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Connecticut Provides Next Steps in Cannabis Cultivation Licensure Process

More than 40 companies applied for social equity cultivation licenses; 16 made the cut.

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Connecticut's Department of Consumer Protection (DCP) has invited qualifying social equity applicants to proceed with the next steps in the application review process for cultivators located in a disproportionately impacted area (DIA).

Some 16 applications (see below) were approved by the Social Equity Council after meeting the requirements approved by the general assembly to qualify for the DIA Cultivator license type, which is only available to social equity applicants.

According to DCP Commissioner Michelle Seagull, DCP will now review background checks and grant provisional licenses once the applicants have submitted the required information and related fees. The background check is conducted by a third-party processing company and DCP's review of the applications is expected to take several weeks.

Once the review is complete, the qualifying applicants will pay fees and move forward with the next phase of licensure, including establishing their business in a DIA for operation.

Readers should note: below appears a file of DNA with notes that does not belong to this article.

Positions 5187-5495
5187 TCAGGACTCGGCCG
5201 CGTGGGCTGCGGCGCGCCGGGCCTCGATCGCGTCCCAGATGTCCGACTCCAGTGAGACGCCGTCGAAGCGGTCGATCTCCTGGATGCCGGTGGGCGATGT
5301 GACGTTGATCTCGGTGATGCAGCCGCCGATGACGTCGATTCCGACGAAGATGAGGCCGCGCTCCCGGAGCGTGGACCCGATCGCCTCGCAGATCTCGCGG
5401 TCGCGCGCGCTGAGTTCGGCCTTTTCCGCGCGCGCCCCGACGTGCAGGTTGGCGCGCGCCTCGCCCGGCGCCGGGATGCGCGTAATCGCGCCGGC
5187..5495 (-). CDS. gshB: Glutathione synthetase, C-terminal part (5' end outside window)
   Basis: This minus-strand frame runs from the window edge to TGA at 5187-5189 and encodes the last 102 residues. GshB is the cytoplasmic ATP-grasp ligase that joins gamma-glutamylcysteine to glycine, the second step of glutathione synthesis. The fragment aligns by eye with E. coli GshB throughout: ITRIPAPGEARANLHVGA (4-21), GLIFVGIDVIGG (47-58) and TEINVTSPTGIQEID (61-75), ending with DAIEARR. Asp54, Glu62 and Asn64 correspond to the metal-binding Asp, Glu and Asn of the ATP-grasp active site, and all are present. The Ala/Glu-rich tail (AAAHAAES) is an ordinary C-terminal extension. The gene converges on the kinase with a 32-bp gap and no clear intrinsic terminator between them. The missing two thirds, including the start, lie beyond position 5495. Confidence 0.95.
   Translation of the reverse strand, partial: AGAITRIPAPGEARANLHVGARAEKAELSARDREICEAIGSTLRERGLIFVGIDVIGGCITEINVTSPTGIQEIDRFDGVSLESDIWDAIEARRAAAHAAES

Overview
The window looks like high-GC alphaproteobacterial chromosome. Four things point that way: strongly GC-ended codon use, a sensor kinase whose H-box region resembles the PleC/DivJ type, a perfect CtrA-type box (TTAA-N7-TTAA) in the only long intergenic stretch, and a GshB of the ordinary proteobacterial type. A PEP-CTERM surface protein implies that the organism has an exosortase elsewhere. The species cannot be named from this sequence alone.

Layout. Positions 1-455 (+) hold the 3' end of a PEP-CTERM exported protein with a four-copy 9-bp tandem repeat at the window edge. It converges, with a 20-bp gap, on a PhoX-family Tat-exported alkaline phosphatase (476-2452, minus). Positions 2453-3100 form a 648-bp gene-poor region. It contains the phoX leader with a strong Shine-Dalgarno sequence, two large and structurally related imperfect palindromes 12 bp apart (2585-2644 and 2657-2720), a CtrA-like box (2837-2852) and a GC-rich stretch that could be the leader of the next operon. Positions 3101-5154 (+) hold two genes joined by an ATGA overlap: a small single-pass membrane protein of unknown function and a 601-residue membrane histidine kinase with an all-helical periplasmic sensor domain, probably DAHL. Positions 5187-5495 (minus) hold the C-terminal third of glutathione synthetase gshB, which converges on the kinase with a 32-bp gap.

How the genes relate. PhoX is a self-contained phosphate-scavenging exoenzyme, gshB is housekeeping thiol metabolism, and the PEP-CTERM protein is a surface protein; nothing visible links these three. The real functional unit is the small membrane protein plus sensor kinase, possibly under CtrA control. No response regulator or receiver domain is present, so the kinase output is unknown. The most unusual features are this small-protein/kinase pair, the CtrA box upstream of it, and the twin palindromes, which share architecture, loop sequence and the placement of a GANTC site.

β€œWhile there is still a lot of work to be done, we are establishing Connecticut as a leader in addressing the inequities and injustices caused by cannabis prohibition," said Gov. Ned Lamont in a statement. "We are ensuring those communities most harmed have an opportunity to be leaders in this newly regulated industry.”

The applicants who were approved include:

  • The Cannabis Garden LLC
  • Connecticut Cultivation Solutions, LLC
  • Connecticut Social Equity, LLC
  • CT Plant Based Compassionate Care LLC
  • FFD 149 LLC
  • The Flower House LLC
  • FRC Holdings LLC
  • Impact Initiatives LLC
  • Insa CT, LLC
  • MariMed CTP LLC
  • Nova Farms Connecticut LLC
  • River Growers CT LLC
  • Quinnipiac Valley Growth Partners, LLC
  • Shangri-La Dispensary
  • Soulstar CT, LLC
  • The Yard Connecticut LLC

The DIA Cultivator License, established by Section 149 of An Act Concerning Responsible and Equitable Regulation of Adult-Use Cannabis, included a one-time application period of three months. Applicants for this license type were not subject to a lottery process, and there was no limit to the number of DIA Cultivator applicants the Social Equity Council could approve.

The state received 41 applications for the DIA Cultivator license. All applications were evaluated by CohnReznick, the independent firm hired by the Social Equity Council to review applications. CohnReznick made recommendations for approval based on the definition for social equity status established by the legislature. The Social Equity Council approved in January the documents required to be submitted by applicants in order to verify social equity status.

Fees paid by the applicants who receive these licenses will be deposited into the Social Equity Innovation account. The fund is intended to provide access to capital for businesses, technical assistance for the start-up and operation of a business, funding for workforce education, and funding for community investments in DIAs.

A map of the DIAs was approved by the Social Equity Council last year. 

Cannabis was approved for adult-use in June 2021. Adult-use cannabis retail sales are anticipated to begin in the state around the end of 2022.

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